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Collins and King: Divides in Washington Reflect Divisions in America

by Kailani Koenig /
Sen. Susan Collins (R-ME) speaks to members of the press at the U.S. Capitol following a meeting at the White House between Republican members of the U.S. Senate with U.S. President Barack Obama on settling the debt limit and government funding issues October 11, 2013 in Washington, DC. The U.S. government shutdown is entering its eleventh day as the U.S. Senate and House of Representatives remain gridlocked on funding the federal government.
Sen. Susan Collins (R-ME) speaks to members of the press at the U.S. Capitol following a meeting at the White House between Republican members of the U.S. Senate with U.S. President Barack Obama on settling the debt limit and government funding issues October 11, 2013 in Washington, DC. The U.S. government shutdown is entering its eleventh day as the U.S. Senate and House of Representatives remain gridlocked on funding the federal government. Getty Images

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WASHINGTON – In a time when partisanship seem to have overtaken much of the nation’s capital as well as the nation, Maine’s two senators have a theory on how it happened.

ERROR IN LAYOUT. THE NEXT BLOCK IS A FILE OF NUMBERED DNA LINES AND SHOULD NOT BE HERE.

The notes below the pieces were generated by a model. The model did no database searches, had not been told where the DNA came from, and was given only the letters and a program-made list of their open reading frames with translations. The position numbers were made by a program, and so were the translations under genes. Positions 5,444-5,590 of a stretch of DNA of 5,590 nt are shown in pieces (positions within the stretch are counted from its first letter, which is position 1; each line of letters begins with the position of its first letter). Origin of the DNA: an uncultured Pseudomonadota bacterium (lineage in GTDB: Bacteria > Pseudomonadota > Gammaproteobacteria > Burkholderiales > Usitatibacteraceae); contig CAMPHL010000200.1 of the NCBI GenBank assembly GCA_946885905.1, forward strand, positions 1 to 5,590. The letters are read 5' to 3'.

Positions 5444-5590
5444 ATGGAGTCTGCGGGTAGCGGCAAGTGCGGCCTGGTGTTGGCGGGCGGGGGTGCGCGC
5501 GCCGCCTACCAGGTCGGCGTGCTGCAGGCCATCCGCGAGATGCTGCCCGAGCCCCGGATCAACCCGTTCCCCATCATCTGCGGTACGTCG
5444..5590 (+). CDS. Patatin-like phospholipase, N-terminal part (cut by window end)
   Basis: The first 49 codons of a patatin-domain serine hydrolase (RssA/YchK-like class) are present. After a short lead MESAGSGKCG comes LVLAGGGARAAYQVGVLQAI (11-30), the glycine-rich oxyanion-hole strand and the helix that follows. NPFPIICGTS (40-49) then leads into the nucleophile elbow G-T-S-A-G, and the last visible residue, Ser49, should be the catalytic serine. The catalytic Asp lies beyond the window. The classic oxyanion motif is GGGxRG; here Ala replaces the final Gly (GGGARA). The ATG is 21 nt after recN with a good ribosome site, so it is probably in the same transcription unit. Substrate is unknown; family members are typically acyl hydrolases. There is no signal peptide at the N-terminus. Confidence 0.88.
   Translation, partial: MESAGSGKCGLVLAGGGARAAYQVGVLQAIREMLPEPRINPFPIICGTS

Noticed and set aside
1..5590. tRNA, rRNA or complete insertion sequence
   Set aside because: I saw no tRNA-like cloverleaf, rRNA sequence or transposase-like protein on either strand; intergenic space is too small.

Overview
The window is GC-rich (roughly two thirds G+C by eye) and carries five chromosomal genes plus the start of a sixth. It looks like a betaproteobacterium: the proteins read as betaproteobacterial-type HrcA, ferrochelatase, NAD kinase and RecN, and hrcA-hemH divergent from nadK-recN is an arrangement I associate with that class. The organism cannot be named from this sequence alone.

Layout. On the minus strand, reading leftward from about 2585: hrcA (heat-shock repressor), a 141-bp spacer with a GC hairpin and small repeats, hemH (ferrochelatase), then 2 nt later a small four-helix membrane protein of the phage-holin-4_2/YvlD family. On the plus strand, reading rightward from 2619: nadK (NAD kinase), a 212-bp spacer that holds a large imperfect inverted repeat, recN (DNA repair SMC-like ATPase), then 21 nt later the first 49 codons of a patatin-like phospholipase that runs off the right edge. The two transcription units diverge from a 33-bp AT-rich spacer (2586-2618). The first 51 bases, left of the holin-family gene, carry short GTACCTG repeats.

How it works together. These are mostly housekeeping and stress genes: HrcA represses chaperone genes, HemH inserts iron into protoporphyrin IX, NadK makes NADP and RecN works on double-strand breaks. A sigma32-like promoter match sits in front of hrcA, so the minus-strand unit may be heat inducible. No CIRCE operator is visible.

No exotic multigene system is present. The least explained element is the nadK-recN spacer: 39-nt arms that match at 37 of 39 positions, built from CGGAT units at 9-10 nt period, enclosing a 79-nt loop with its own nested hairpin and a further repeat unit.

“The polarization of Washington reflects the divisions of our country,” Republican Sen. Susan Collins said during a joint interview with Independent Sen. Angus King on Sunday’s “Meet The Press.”

The approval rating for Congress is at an all-time low. In the most recent NBC News/Wall Street Journal poll, only 20 percent of Americans said that they approved of the job Congress is doing.

Collins lamented “the rise of ideologically-driven groups on both the left and the right who are requiring 100 percent compliance with 100 percent of their views 100 percent of the time, and the threat for members if that if they don’t comply, they will face a well-funded primary opponent.”

She was recently rated the most bipartisan member of the Senate by the Lugar Center for the fourth straight year in a row. King, meanwhile, is an Independent who caucuses with the Democrats.

In recent decades, as voters have pushed their representatives in two different directions — Democrats farther to the left and Republicans farther to the right — King also blames the Senate schedule for

“We leave on Thursday night, come back Monday morning. No one lives here anymore. When I worked here 40 years ago in the Senate, everyone lived here, their family was here. People literally don’t get to know each other,” King said.

Plus, leadership is in a tough spot, King said.

“I don’t think it’s the personalities of the leaders,” he said, but “the pressures on the leaders to be partisans first is very intense.”

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